NFL Week 7: Notes and observations
The NFL is now through with its seventh week, save the game featuring the Atlanta Falcons and New York Giants on Monday night. NFL Week 7 has been just as unpredictable as previous weeks.
As always, the surprises have been aplenty. The Jacksonville Jaguars and Philadelphia Eagles both reached the conference championship stage last year, and now both are looking at 3-4 records. Jacksonville has benched Blake Bortles in favor of Cody Kessler, while the Eagles blew a 17-point, fourth-quarter lead at home to the Carolina Panthers.
The two teams will meet on Sunday morning in London, with Jacksonville acting as the home team. In essence, this is a playoff game, with the winner staying alive and the loser very much appearing dead on arrival as we head toward the second half of the season.
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Meanwhile, the NFC North continues to be wilder by the week. The Detroit Lions came off their bye and handled business on the road against the Miami Dolphins, scoring 32 points by rushing for more than 240 yards. Detroit is now 3-3 and tied with the Chicago Bears, who couldn’t take advantage of two first-half New England turnovers, losing 38-31 at Soldier Field.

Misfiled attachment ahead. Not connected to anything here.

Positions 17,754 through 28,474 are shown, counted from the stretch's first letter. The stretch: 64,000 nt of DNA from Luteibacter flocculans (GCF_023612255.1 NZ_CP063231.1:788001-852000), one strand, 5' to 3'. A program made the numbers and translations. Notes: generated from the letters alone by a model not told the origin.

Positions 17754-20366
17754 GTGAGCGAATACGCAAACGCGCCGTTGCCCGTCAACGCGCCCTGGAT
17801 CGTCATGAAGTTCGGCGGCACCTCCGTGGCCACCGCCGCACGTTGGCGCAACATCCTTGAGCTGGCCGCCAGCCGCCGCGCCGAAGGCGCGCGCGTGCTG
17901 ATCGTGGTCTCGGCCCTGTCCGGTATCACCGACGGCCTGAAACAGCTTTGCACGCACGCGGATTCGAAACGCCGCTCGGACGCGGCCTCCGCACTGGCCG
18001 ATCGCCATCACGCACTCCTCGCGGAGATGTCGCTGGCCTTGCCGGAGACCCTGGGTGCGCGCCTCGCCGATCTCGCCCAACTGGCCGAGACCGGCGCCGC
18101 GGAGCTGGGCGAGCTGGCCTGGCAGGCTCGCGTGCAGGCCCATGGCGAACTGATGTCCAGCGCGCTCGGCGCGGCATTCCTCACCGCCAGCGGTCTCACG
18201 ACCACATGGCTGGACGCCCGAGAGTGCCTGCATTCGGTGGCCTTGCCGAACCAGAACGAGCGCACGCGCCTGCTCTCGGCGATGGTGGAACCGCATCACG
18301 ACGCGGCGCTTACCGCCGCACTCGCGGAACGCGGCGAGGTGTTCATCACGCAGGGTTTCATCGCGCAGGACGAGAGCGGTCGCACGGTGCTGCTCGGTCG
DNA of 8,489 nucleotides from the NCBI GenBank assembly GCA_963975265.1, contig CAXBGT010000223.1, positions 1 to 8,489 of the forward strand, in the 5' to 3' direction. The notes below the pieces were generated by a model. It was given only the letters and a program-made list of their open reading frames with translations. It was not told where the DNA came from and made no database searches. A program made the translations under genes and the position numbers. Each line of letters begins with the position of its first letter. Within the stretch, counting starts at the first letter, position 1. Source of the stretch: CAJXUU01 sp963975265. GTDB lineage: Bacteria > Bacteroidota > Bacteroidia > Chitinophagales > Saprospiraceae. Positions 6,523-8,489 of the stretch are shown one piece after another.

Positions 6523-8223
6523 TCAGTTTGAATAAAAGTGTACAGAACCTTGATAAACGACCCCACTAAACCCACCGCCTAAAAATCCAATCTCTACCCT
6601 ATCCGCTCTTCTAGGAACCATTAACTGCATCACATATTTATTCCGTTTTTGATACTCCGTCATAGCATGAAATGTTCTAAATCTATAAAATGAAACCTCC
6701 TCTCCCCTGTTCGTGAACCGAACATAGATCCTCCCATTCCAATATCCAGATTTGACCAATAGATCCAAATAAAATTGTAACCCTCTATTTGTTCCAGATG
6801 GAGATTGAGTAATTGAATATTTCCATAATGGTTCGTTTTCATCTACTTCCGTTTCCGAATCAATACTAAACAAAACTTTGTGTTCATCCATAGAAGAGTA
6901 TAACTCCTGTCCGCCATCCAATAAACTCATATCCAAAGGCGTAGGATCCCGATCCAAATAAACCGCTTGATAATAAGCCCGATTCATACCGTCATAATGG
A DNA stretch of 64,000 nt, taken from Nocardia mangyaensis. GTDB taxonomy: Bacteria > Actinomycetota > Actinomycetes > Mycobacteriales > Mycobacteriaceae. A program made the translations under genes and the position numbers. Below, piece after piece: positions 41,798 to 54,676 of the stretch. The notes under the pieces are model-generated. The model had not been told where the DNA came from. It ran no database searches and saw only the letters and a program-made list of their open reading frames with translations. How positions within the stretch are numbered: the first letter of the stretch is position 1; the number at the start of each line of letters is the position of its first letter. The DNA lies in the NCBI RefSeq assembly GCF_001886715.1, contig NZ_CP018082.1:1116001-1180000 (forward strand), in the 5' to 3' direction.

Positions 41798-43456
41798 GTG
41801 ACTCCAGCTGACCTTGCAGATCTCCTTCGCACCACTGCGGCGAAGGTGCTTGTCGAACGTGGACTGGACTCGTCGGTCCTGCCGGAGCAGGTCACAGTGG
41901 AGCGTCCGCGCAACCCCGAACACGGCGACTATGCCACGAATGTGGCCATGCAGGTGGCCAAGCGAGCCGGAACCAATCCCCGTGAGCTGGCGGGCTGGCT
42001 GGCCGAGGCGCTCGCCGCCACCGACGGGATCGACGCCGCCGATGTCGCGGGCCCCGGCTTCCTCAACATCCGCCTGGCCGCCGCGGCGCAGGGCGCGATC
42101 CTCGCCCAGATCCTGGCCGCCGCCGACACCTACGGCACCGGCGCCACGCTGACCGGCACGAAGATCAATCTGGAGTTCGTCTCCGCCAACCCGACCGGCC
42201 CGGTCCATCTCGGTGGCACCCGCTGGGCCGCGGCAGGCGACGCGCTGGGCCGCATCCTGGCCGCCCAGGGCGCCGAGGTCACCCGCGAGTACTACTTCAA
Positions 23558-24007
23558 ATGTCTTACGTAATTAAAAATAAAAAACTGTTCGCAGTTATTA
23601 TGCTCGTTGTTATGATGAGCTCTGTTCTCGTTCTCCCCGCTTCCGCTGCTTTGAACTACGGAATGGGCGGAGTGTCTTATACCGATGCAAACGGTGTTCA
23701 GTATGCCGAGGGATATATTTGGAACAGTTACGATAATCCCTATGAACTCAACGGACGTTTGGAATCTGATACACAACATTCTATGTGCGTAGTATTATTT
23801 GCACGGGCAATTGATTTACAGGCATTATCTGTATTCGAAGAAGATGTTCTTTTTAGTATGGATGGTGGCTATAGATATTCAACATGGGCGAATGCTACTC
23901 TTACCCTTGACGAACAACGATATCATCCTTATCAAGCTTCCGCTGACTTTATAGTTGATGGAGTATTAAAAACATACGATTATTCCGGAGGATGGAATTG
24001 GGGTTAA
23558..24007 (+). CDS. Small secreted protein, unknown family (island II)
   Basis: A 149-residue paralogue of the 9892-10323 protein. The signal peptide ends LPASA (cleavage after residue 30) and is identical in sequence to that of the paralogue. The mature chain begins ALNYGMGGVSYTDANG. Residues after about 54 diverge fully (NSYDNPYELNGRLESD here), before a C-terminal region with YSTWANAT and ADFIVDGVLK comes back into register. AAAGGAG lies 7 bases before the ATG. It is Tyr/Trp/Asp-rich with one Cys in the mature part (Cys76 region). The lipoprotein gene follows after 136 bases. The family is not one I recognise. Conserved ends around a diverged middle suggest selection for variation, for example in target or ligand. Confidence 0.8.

Detroit and Chicago trail the Minnesota Vikings by a game and the Green Bay Packers by a half-game in the standings, but both appear to be in the hunt for a division title if not a wild card spot. Stay tuned.
On Sunday night, the Kansas City Chiefs continued to serve notice to the rest of the NFL, hammering the Cincinnati Bengals, 45-10. Patrick Mahomes threw for four more touchdowns, and now leads the league in both passing yards (2,223) and touchdown passes (22) through six weeks, the latter being a record.
Kansas City is 6-1 and leading both the AFC West and conference, and the schedule now softens considerably. The Chiefs will face the Denver Broncos at home before traveling to play the Cleveland Browns in Week 9. After that, a home date with the moribund Arizona Cardinals. If Kansas City doesn’t slip up where it shouldn’t, the Chiefs should be 9-1 as we head through November.
Finally, the Tennessee Titans. Can anybody rationally explain what Mike Vrabel and offensive coordinator Matt LaFleur were trying to accomplish on that two-point conversation call with 31 second remaining down 20-19? The Titans are a power running team with little ability to throw the ball, especially against a good secondary such as the Los Angeles Chargers, and the call is for an empty formation.
Of course, it doesn’t work, and now the Titans have lost three consecutive games and are on the verge of being erased from the playoff picture. It doesn’t get any worse than that debacle at the end of the contest.